Scientists have reexamined the 1963 eruption of Costa Rica’s Irazu volcano and found something surprising and a bit unsettling: Some eruptions may happen in a much shorter time span than previously thought.
The rise of magma from the Earth's mantle toward the surface is ordinarily thought to take thousands of years. But evidence is accumulating that some volcanoes can recharge their magma supply in a manner of months, suggesting they can blow their tops relatively quickly. In a paper appearing in the journal Nature on Wednesday, a pair of researchers from Columbia University’s Lamont-Doherty Earth Observatory describes the short fuse of the 10,000-foot-tall, 200-square mile-wide Costa Rican volcano Irazu.
Irazu erupted for two years starting in 1963, claiming at least 20 lives and destroying hundreds of homes. A closer look at the ashes from that eruption led the Columbia researchers to believe that the volcano’s magma traveled directly up from the upper mantle instead of lingering in a mixing chamber located miles beneath the volcano. The researchers nicknamed this direct line to the fiery mantle the “highway from hell.”
“There’s definitely already evidence for fast-rising magmas in smaller volcanoes, but our new observation was that even ‘full-grown’ large volcanoes can also operate very fast,” lead author Philipp Ruprecht said in a phone interview.
Ruprecht and co-author Terry Plank discovered this fast rise of deep magma by looking at crystals of the mineral olivine taken from the ashes of the Irazu eruption in the 1960s. As magma rises from the mantle, crystals of olivine -- a mixture of magnesium, silicon, and oxygen -- start to form. Olivine also has an affinity for the element nickel, which is abundant in the Earth’s mantle. Normally, as the magma was mixed over a very long time, nickel would be distributed more or less evenly among the olivine crystals. But when Ruprecht and Plank looked at the olivine from the Irazu ashes, they found strange spikes of nickel. Those spikes suggest the magma from Irazu was incredibly fresh; the nickel did not have enough time to spread out evenly among the olivine crystals.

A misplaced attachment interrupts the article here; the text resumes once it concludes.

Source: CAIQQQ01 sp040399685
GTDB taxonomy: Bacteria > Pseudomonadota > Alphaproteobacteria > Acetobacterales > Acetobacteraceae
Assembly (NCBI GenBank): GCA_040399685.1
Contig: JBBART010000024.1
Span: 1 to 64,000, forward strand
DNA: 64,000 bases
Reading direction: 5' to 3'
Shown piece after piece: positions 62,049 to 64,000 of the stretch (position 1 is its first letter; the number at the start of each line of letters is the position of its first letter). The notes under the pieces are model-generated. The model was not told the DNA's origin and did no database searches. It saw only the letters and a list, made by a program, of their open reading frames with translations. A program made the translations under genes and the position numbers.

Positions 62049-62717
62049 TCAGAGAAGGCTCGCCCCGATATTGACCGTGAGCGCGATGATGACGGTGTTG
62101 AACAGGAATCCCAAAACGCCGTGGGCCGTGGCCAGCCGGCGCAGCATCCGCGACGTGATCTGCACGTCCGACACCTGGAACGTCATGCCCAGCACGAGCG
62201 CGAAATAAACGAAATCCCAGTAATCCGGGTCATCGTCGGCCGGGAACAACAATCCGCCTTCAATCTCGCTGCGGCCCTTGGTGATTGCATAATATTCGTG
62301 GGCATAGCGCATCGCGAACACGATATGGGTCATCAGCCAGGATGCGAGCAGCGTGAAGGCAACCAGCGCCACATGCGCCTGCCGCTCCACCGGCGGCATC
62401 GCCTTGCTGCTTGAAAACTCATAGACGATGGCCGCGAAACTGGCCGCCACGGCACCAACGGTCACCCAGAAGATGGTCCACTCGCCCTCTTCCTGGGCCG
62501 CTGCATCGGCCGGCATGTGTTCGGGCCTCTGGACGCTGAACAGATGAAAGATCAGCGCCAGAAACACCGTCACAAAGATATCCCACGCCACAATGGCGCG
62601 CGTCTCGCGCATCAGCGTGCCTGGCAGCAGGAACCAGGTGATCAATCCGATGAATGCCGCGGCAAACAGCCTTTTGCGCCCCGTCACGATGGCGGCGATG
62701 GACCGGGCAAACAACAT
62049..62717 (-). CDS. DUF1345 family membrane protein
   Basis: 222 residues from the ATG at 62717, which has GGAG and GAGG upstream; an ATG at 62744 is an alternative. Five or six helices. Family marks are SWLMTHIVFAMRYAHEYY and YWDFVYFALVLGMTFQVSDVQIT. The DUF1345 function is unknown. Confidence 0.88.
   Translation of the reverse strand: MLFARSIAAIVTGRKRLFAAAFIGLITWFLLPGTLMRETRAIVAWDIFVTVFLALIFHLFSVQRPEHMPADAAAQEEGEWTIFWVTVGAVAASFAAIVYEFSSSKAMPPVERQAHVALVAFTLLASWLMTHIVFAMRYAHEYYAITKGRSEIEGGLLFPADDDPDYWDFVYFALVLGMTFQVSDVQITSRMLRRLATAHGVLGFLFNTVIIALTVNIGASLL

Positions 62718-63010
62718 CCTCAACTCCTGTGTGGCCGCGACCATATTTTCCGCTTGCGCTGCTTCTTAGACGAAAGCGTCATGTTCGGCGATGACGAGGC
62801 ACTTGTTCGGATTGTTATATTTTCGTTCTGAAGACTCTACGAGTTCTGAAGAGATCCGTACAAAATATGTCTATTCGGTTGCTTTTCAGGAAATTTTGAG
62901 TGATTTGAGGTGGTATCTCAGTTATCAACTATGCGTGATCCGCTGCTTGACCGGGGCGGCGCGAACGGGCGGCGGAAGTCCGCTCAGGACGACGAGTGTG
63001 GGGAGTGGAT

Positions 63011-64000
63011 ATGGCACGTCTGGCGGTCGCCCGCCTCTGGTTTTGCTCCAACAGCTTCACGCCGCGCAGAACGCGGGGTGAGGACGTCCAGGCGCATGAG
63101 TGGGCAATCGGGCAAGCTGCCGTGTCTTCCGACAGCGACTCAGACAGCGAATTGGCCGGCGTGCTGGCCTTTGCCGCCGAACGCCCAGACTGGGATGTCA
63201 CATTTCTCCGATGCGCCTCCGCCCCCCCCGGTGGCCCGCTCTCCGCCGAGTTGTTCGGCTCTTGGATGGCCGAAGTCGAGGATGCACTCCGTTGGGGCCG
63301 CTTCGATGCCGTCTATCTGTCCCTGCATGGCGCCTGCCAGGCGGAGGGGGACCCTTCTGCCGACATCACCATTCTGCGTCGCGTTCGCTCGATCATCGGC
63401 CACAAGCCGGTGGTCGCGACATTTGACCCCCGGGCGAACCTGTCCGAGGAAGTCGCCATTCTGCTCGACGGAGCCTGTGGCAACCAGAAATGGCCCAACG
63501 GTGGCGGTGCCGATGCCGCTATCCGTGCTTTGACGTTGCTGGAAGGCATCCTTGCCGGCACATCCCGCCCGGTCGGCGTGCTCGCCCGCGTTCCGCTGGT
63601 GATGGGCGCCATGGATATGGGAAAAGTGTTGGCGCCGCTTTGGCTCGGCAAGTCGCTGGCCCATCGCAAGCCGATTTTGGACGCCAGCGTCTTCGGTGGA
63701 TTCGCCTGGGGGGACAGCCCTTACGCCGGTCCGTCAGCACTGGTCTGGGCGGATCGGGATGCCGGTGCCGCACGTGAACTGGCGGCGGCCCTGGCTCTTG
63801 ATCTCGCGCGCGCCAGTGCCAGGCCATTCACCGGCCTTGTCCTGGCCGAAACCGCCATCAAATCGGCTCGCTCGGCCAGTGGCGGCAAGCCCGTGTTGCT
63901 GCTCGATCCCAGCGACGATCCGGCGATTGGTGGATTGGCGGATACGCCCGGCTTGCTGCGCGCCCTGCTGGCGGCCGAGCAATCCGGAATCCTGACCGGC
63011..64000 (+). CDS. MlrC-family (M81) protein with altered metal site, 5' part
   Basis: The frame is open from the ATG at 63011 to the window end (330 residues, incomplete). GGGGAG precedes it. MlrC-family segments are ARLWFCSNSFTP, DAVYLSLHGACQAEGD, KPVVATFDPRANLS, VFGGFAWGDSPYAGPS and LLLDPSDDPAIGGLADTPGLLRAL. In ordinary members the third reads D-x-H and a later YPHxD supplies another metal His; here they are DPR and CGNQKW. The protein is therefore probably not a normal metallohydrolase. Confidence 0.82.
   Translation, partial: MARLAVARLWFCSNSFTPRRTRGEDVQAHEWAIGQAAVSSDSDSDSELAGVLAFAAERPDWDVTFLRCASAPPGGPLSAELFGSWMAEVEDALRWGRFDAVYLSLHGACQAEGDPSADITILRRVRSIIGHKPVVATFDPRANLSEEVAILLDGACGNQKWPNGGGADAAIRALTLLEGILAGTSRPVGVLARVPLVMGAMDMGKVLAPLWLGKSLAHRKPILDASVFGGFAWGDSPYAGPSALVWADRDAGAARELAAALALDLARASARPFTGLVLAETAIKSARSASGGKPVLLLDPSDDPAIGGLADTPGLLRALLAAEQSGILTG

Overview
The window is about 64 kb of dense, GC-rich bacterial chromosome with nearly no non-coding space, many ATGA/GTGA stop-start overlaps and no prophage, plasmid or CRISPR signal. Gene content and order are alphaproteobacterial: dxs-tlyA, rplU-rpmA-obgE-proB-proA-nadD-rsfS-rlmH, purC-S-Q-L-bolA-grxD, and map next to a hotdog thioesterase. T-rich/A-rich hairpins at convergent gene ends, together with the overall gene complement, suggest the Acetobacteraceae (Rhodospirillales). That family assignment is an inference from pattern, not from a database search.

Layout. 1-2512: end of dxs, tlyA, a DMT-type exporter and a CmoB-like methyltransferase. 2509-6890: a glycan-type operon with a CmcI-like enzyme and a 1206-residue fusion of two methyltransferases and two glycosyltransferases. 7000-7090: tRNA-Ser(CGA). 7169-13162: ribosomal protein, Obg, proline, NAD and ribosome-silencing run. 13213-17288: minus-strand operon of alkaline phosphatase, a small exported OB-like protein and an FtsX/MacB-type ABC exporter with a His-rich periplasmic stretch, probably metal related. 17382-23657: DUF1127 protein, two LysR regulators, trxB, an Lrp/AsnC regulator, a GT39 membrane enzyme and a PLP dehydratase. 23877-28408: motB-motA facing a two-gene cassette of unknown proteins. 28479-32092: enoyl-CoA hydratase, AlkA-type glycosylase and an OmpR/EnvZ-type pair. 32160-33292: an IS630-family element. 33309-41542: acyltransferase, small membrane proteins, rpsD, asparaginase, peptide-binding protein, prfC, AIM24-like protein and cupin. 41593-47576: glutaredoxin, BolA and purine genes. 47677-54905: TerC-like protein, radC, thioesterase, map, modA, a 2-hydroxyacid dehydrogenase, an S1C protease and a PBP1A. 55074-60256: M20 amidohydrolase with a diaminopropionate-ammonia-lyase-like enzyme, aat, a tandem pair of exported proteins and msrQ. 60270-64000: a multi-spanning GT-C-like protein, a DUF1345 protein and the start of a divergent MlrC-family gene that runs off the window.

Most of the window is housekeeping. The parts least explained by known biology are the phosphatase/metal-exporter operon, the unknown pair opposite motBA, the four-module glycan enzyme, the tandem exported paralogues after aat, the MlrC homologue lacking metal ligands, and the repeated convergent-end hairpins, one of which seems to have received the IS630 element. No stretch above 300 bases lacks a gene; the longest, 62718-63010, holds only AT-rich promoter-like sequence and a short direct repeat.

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By their calculations, the magma underneath Irazu surged up 22 miles through the Earth in just around two months.
There’s still a lot of mysteries remaining, such as which volcanoes are more likely to have fast-rising magmas or what conditions can create a “highway from hell.” Ruprecht says scientists don’t know for sure just yet, but he has a hunch that gases like carbon dioxide may play a role in helping the super-dense magma rise so quickly from the mantle.
Whether or not this discovery can translate into better volcano eruption forecasts isn’t quite clear. Volcanoes are much more heavily monitored today than they were in the 1960s. But current detection methods are more focused closer to the surface, so we might not be able to translate the detection of sudden deep magma rises into a reliable forecasting system.
Still, “the study provides one more piece of evidence that it's possible to get magma from the mantle to the surface in very short order,” John Pallister, the head of the U.S. Geological Survey’s Volcano Disaster Assistance Program in Vancouver, Wash., said in a statement. "It tells us there's a potentially shorter time span we need to worry about."
SOURCE: Ruprecht et al. “Feeding andesitic eruptions with a high-speed connection from the mantle.” Nature 500, 68-72, 1 August 2013.